Rotational grazing

In agriculture, rotational grazing, as opposed to continuous grazing, describes many systems of pasturing, whereby livestock are moved to portions of the pasture, called paddocks, while the other portions rest.[1] Each paddock must provide all the needs of the livestock, such as food, water and sometimes shade and shelter. The approach often produces lower outputs than more intensive animal farming operations, but requires lower inputs, and therefore sometimes produces higher net farm income per animal.

Rotational grazing of cattle and sheep in Missouri with pasture divided into paddocks, each grazed in turn for a period and then rested


Diagram of rotational grazing, showing the use of paddocks, each providing food and water for the livestock for a chosen period

In rotational grazing livestock are moved to portions of the pasture, called paddocks, while the other portions rest.[2] The intent is to allow the pasture plants and soil time to recover.[2]

Healing native rangeland may require a combination of burning and rotational grazing.[3][4][5]

Rotational grazing can be used with ruminants such as cattle, sheep or goats. Or even non-ruminants such as pigs. The herds graze one portion of pasture, or a paddock, while allowing the others to recover. The length of time a paddock is grazed will depend on the size of the herd and the size of the paddock and local environmental factors. Resting grazed lands allows the vegetation to regrow.[6] Rotational grazing is especially effective because grazers do better on the more tender younger plant stems. These systems may or may not leave parasites behind to die off, minimizing or eliminating the need for de-wormers, depending if the rotational time is smaller or larger than the parasitic life cycle.[2]


Herd health benefits arise from animals having access to both space and fresh air. Freedom of movement within a paddock results in increased physical fitness, which limits the potential for injuries and abrasion, and sometimes depending on the system reduces the potential of exposure to high levels of harmful disease-causing microorganisms and insects.[2]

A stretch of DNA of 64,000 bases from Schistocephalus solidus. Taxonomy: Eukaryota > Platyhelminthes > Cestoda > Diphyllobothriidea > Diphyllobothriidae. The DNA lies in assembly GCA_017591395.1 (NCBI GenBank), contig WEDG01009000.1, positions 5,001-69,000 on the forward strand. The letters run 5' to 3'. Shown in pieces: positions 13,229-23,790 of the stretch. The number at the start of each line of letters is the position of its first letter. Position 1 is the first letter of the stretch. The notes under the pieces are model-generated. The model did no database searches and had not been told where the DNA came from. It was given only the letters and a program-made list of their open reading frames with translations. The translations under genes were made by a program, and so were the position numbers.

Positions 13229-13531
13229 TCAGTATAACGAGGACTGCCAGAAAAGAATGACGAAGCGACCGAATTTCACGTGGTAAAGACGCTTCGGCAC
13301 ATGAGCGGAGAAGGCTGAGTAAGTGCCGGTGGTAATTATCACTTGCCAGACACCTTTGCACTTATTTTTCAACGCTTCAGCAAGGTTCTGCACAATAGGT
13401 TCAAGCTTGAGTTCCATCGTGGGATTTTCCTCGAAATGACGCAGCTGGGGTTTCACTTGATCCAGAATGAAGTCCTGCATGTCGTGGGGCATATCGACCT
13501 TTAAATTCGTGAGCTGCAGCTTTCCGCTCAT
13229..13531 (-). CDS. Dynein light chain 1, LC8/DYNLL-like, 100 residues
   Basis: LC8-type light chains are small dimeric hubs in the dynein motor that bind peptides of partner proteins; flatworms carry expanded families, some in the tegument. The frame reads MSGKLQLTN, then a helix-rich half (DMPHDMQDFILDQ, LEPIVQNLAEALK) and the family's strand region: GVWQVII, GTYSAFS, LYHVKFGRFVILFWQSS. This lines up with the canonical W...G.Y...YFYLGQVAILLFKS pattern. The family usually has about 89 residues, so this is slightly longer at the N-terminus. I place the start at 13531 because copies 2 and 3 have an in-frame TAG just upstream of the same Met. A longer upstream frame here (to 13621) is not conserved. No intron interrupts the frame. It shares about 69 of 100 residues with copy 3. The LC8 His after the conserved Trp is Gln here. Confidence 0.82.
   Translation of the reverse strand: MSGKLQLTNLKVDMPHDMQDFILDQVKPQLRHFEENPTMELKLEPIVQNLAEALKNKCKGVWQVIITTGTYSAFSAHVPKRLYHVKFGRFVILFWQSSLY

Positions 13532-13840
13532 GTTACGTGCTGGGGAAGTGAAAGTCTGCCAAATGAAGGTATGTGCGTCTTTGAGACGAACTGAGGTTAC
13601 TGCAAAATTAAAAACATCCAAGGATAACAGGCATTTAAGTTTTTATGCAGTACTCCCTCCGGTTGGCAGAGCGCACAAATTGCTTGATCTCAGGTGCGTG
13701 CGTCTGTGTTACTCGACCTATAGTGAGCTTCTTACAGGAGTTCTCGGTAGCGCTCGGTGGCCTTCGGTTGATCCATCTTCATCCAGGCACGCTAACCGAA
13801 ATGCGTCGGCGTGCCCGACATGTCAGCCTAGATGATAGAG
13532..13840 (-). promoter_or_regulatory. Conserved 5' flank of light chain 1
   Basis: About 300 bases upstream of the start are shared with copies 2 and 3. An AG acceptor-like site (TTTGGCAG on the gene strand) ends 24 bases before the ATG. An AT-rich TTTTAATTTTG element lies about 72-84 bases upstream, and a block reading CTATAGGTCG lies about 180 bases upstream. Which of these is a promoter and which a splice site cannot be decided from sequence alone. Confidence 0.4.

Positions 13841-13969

In a concentrated animal feeding operation it is normal for a large number of animals to continuously occupy a small area. By comparison, with managed grazing, the animals are able to live in a more natural environment. The animals experience less disease and fewer foot ailments, depending on the rotational system being used.

Rotational grazing has been said to be more environmentally friendly in certain cases. Many pastures undergoing certain types of rotational grazing are less susceptible to soil erosion. Paddocks might require fewer inputs. These grazing regimes are sometimes said to be more resilient and more capable of responding to changing environmental conditions.[7] Rotational grazing may reduce greenhouse gas emissions such as carbon dioxide, nitrous oxides, and methane.[8] Adaptive multi-paddock grazing can result in a net carbon sink.[9]


A key element of this style of animal husbandry is that either each grazed area must contain all elements needed for the animals (water source, for instance) or the feed or water source must be moved each time the animals are moved. Having fixed feeding or watering stations can defeat the rotational aspect, leading to degradation of the ground around the water supply or feed supply if additional feed is provided to the animals. Special care must be taken to ensure that high use areas do not become areas where mud, parasites or diseases are spread or communicated.[2][10]

Several problems are related to shade in pasture areas. Although shade provides relief from heat and reduces the risk of heat stress, animals tend to congregate in these areas which leads to nutrient loading, uneven grazing, and potential soil erosion.[11]

Ruminal tympany, also known as bloat, is a common serious problem when ruminants graze on fresh, young pasture, and if left untreated can be fatal. This problem occurs when foam producing compounds in plants are digested by cows, causing foam to form in the rumen of the animal and not allowing animals to properly belch gas.[2][12] Animals are especially susceptible to bloat if they are moved to new pasture sources when they are particularly hungry and especially on young, fresh and wet legumes. It is therefore important to ensure that the herd is eating enough at the end of a rotation when forage will be more scarce, limiting the potential for animals to gorge themselves when turned out onto new paddocks. The risk of bloat can be mitigated by careful management of rotations, seeding the non-bloating European legume species Lotus corniculatus in pasturelands, reducing the amount of legumes/increasing grasses, providing sufficient supplemental feeding and extra fodder when turning out on new paddocks, reducing the size of the paddock when livestock is first turned out, and daily rations of the anti-foaming agent poloxalene mixed well into the fodder.[2]

Weed control